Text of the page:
For Ben Lomond brothers Jamie and Kellen Coffis—the former, a 25-year-old keyboardist and singer, and the latter, a 21 year-old vocalist, guitarist and harmonica player—it’s not a matter of what life has to offer, but when they’ll get it. On “Love On My Side,” off of their debut album, they wonder, if “life is really just a battle with time, and I’m sick and tired of waiting in line, when will that arrow point at me?” Turns out they don’t need Cupid’s assistance, since locals have fallen fast for these budding folk rockers. The Coffis Brothers & The Mountain Men was released on June 17, after four days in Gadgetbox Recording Studio, with the help of producer Andy Zenczak and friends, The Mountain Men: bassist Mason Hutchinson, drummer Henry Chadwick, and guitarist Kyle Poppen. “We are all more than satisfied with the results because there is a nice mix of impatience and spontaneity on the record, which gives it a kind of personality,” says Jamie.

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Music - Love Your Local Band

Yuji Tojo

Yuji Tojo

As a young man in Tokyo, guitar master Yuji Tojo’s life was filled with non-stop touring and too many Japanese talk show appearances to count. “Everything became too much,” says Tojo. So, he went to India on a spiritual journey. Upon his return, the musician began playing in a new way. Tojo describes his newfound spiritual sound as, “a really magical thing. It can have a healing energy too. I always write or play with energy and love and peace. I try to make people happy—it's my destination.” It seems he's finally reached that destination in our beach town, where he moved in the late ’70s. Playing bi-weekly at The Crow's Nest and monthly at Paradise Beach Grille, the self-proclaimed “Nice Guy from the East” is content to groove with the locals. Performing covers of artists like Ben Harper in his own style, jamming to reggae and flamenco guitar, Tojo’s music is ever-evolving. “I have a lot of influences from traditional Japanese music, to Indian music, European music and American music,” he says. During his live shows, his eccentric guitar work—tapping, slapping, harmonics, and somersaults on the guitar (he often plays behind his back and upside down)—adds to the fun, and contrasts with looped rhythmical patterns.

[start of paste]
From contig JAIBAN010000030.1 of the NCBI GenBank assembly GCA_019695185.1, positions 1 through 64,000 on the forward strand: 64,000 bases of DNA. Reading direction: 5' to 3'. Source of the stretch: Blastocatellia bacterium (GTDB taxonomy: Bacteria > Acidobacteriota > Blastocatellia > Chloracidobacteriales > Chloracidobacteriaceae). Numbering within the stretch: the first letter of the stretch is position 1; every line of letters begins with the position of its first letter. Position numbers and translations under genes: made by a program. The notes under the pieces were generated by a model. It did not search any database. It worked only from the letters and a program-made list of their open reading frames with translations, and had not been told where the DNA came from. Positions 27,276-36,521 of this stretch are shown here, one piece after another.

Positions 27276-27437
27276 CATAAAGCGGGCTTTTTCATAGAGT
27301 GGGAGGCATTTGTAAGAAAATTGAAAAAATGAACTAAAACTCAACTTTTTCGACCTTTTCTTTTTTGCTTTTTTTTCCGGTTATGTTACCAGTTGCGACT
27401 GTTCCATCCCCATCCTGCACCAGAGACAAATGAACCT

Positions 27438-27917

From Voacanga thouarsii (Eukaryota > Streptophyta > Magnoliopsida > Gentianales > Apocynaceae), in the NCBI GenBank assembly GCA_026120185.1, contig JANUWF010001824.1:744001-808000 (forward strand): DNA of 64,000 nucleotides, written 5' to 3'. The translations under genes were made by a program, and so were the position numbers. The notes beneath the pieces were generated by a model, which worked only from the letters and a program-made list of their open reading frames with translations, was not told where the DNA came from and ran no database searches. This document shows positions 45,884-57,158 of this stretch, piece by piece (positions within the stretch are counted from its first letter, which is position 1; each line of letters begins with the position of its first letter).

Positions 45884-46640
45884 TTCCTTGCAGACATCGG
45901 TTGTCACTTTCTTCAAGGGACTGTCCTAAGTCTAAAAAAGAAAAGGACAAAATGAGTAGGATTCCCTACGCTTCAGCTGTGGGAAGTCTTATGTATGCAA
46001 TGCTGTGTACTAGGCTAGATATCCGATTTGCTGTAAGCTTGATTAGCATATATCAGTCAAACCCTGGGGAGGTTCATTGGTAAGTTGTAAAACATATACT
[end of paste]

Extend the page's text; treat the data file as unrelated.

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Music - Love Your Local Band

The Juncos

The Juncos

There’s a homegrown sensibility about The Juncos. Perhaps it’s their name—a little local bird that’s busy, territorial, not particularly shy, but also not well known. Or perhaps it’s the resonant chord that strikes deep within the band: no matter what befalls the world at large, The Juncos will keep playing. Spearheaded by locals Josh Lowe (banjo, guitar and vocals) and Jeff Kissell (double bass and vocals), The Juncos are the assimilation of indie roots, Americana, old jazz standards, jug band, honky-tonk, bluegrass, field hollers, and the occasional Pogues tune. Gathered around a wooden table, cluttered with tattooed forearms and beer, at one of their favorite haunts—The Crepe Place—Lowe and Kissell drop knowledge like a junco drops eggs. Kissell finds parallels for their timeless acoustic tunes: “I think there is a strong connection between punk and American roots music.